A Patched-Based Global Land Data Assimilation System Collaboratory

May 25, 2012 | By | Add a Comment

A CREW proposal submitted to NASA-ROSES-2012 A13: Modeling, Analysis, and Prediction Program (NNH12ZDA001N-MAP), $924,577, 3 mo/yr, 01/01/2013 – 12/31/2016.

The land-surface component of the hydrological cycle is fundamental to the overall functioning of the atmospheric and climate processes. The near-real time North-American Land Data Assimilation System (N-LDAS) was established in 1998 to create observationally-constrained uncoupled land-surface model predictions for use in weather and climate forecast initialization and for use in drought and flood applications. Since N-LDAS was established, regional to continental scale LDAS projects have emerged on virtually every continent to provide customized land surface conditions for a wide array of research and applications. NASA established the Global LDAS (G-LDAS) in 2002, and it continues to provide course-resolution reanalysis products via the NASA-HDISC data center.
A logical evolution in LDAS capabilities would be to enable a seamless global LDAS research environment, where LDAS teams from across the globe could share and overlay their regional LDAS results, resulting in a global near-real time “patched” LDAS. This global patched LDAS would provide global land conditions, and also provide the best available local land surface information; it would be invaluable for a wide array of climate and weather model initialization and validation studies, as well as end-use applications.
Therefore, I propose to develop a Patched-based Global Land Data Assimilation (PG-LDAS) Collaboratory, which facilitates international partnerships to share and overlay regional near-real time regional LDASs resulting in a global, but locally relevant assessment of land surface conditions. The patching of local LDAS information into a global mosaic enables two GLDAS modes: (1) patching of the regional land forcing data into a global mosaic used to drive a suite of global land model simulations, and (2) patching of the regional LDAS output data into a global mosaic of land conditions.
This work would proceed along four distinct themes: (a) enabling global LDAS communication, planning, and data sharing using state-of-the-art information technology such as the NASA Earth Exchange, Google group collaboration tools, and web 2.0 collaboratory tools; (b) a near-real time virtual environment for regional LDAS forcing overlay, patching and scaling to drive a globally-consistent multi-model PG-LDAS simulation; (c) a near-real time virtual environment for regional LDAS land condition overlay and patching; and (d) compilation and sharing of critical LDAS performance diagnostics principally derived from NASA satellite data products.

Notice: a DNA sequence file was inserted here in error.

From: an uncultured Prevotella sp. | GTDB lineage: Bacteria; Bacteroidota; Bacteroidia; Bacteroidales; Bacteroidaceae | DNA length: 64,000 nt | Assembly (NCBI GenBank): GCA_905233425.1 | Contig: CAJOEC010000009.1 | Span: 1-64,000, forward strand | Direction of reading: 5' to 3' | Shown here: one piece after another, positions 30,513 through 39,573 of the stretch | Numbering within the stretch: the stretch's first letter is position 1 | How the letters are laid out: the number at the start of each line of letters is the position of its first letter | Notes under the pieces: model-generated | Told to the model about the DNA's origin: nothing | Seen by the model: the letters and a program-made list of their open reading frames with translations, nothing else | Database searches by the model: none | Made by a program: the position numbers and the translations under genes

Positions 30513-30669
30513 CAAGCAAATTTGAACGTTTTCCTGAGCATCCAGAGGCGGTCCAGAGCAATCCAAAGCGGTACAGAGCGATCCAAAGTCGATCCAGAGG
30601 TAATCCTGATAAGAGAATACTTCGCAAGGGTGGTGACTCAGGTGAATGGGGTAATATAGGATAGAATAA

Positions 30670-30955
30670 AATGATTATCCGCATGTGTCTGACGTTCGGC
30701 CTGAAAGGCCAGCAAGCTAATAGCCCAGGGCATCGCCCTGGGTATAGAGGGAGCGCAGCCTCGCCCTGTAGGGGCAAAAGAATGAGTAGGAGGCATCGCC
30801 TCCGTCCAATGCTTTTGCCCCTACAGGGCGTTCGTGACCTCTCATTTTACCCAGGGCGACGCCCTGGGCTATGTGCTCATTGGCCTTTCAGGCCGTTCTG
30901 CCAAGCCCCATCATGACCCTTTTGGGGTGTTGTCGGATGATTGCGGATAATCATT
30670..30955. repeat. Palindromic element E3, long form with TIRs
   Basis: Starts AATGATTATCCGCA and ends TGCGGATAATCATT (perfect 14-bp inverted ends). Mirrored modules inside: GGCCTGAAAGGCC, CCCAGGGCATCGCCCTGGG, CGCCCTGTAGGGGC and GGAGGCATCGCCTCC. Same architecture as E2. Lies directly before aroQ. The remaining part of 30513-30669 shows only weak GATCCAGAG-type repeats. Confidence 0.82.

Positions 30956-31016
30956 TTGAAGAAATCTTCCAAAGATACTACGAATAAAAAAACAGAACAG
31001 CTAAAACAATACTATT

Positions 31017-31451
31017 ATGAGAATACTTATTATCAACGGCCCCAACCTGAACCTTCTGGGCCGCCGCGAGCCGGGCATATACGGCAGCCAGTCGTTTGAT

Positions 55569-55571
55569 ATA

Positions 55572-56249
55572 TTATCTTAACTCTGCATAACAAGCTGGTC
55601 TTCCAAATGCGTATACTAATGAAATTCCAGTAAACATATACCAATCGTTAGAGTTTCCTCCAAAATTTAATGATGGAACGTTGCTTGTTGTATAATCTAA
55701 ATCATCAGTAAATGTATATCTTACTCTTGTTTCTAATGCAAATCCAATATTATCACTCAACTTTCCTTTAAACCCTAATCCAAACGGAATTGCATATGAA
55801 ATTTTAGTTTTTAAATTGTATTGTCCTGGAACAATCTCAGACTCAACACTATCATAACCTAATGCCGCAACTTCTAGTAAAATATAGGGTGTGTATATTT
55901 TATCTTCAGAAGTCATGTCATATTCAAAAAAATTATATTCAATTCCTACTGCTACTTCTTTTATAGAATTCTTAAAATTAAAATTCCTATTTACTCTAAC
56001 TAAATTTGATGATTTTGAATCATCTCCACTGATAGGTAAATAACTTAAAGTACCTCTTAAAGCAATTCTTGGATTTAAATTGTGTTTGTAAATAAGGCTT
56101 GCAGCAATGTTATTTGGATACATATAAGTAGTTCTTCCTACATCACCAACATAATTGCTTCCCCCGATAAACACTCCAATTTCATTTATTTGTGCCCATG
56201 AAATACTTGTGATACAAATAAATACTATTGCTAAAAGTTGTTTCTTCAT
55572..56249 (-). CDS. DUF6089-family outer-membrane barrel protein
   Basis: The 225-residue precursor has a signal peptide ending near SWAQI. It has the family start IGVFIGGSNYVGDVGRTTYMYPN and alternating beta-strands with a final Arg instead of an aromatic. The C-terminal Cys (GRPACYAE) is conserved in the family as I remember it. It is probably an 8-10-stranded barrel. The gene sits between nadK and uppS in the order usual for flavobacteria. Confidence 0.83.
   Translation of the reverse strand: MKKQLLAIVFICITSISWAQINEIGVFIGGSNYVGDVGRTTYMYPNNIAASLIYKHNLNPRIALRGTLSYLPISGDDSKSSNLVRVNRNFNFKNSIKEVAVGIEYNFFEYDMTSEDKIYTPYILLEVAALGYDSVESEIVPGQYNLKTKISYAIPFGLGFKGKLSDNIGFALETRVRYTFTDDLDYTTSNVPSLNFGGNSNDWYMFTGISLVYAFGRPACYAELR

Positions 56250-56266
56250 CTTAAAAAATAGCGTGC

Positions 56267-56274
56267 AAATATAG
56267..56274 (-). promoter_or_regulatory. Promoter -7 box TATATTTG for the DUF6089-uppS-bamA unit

This project innovatively builds on multiple NASA modeling and observational capabilities and responds directly to the MAP-2012 solicitation. Through the proposed extensive sharing and intercomparison of land surface data, the resulting PG-LDAS products will characterize and/or help reduce uncertainties in the land models and products; extend the range of model or product validity by using new components; and enable independent community validation and characterization of core MAP elements leading to improvement of the models and satellite products.

Filed in: Pending Support

Dr. Paul R. Houser

About the Author (Author Profile)

Dr. Houser in an internationally recognized expert in local to global land surface-atmospheric remote sensing, in-situ observation and numerical simulation, development and application of hydrologic data assimilation methods, scientific integrity and policy, and global water and energy cycling. He received his B.S. and Ph.D. degrees in Hydrology and Water Resources from the University of Arizona in 1992 and 1996 respectively. Dr. Houser's previous experience includes internships at the U.S. Geological Survey and at Los Alamos National Laboratory. Dr. Houser joined the NASA-GSFC Hydrological Sciences Branch and the Data Assimilation Office (DAO/GMAO) in 1997, served as manager of NASA’s Land Surface Hydrology Program, and served as branch head of the Hydrological Science Branch. In 2005, he joined the George Mason University Climate Dynamics Program and the Geography and Geoinformation Sciences Department as Professor of Global Hydrology, and formed CREW (the Center for Research for Environment and Water). Dr. Houser has also teamed with groundwater development and exploration companies (EarthWater Global and Geovesi) and has served as Science Advisor to the U.S. Bureau of Reclamation. Dr. Houser has led numerous scientific contributions, including the development of Land Data Assimilation Systems (LDAS), the Hydrospheric States Mission (Hydros/SMAP), the Land Information System (LIS), the NASA Energy and Water cycle Study (NEWS), and the Water Cycle Solutions Network (WaterNet).

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